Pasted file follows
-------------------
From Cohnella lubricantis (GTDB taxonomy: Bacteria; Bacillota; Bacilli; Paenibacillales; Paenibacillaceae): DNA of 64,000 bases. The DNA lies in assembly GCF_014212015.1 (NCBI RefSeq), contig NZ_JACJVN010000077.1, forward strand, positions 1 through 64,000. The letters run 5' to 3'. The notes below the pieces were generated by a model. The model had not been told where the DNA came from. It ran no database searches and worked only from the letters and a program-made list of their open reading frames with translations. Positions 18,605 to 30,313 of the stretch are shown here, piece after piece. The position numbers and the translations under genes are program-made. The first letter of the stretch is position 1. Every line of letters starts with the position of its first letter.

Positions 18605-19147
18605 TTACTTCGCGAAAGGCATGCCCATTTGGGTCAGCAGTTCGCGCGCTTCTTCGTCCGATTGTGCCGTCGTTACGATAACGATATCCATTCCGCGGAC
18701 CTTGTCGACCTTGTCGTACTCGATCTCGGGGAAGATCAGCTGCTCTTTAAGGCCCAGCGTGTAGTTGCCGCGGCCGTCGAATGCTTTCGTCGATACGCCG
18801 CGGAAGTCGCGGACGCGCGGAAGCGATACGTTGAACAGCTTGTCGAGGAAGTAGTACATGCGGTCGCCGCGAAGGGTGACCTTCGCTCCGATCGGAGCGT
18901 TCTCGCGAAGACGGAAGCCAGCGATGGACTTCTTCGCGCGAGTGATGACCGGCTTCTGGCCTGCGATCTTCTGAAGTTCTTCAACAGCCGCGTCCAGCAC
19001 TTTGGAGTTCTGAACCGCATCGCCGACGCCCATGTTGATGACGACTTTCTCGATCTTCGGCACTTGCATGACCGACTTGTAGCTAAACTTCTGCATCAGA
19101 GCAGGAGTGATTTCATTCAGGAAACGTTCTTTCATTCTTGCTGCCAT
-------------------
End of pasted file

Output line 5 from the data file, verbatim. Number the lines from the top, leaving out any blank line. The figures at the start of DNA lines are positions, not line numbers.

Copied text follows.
18801 CGGAAGTCGCGGACGCGCGGAAGCGATACGTTGAACAGCTTGTCGAGGAAGTAGTACATGCGGTCGCCGCGAAGGGTGACCTTCGCTCCGATCGGAGCGT